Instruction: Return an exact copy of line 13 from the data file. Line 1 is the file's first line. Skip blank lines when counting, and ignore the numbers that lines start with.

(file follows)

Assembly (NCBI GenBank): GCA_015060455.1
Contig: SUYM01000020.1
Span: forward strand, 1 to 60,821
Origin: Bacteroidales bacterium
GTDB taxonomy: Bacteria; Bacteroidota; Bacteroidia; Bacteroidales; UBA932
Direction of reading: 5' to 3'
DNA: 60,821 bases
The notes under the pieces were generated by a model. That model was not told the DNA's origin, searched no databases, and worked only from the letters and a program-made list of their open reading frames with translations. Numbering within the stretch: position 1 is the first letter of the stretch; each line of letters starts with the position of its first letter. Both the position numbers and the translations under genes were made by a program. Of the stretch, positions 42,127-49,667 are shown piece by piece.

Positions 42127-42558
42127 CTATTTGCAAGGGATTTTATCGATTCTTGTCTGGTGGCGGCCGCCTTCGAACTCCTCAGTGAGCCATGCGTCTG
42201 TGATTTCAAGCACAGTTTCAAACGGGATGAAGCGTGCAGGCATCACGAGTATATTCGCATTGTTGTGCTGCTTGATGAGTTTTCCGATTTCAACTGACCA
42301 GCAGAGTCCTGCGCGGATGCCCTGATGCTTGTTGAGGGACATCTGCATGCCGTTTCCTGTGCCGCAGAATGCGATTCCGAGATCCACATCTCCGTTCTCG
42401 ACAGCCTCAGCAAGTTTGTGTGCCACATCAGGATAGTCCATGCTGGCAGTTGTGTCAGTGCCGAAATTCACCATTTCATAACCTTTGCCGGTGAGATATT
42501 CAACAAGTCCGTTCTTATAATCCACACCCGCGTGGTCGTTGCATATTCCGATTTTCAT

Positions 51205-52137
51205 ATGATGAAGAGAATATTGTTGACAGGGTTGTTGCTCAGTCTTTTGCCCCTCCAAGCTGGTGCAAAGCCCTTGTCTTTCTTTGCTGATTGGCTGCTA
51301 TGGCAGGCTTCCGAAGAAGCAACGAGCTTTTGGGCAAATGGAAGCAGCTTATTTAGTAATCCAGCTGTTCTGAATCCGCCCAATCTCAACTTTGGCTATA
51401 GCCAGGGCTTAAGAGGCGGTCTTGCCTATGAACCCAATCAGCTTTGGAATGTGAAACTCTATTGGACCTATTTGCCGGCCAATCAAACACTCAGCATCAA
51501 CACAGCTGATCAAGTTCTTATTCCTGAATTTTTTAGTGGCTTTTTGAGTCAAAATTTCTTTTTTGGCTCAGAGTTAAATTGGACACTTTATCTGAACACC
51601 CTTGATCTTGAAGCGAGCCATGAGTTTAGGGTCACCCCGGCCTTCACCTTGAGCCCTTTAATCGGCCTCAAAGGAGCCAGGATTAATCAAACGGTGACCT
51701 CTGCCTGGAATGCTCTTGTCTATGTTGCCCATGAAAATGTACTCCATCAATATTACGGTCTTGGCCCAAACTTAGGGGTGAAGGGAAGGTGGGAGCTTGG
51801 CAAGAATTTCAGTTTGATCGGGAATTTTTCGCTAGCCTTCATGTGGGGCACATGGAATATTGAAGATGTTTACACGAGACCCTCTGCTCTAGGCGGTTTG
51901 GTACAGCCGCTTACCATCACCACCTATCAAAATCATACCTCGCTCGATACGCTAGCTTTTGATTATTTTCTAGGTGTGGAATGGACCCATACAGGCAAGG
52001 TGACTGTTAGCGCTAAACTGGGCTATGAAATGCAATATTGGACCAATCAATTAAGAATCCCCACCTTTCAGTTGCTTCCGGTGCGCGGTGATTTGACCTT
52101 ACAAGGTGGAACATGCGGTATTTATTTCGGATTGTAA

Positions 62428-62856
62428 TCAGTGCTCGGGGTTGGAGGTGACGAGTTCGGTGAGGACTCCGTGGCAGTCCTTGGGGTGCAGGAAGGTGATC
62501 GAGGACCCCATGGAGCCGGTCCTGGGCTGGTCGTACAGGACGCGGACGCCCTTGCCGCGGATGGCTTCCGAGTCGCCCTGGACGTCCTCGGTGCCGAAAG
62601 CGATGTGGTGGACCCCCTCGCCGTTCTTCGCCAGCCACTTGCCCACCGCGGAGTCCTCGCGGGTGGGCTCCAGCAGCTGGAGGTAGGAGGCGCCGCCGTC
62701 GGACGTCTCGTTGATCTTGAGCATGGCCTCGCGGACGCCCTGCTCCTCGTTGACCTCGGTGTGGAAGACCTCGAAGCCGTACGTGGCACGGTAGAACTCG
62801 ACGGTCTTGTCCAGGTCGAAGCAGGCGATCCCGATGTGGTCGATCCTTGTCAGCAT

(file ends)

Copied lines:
42401 ACAGCCTCAGCAAGTTTGTGTGCCACATCAGGATAGTCCATGCTGGCAGTTGTGTCAGTGCCGAAATTCACCATTTCATAACCTTTGCCGGTGAGATATT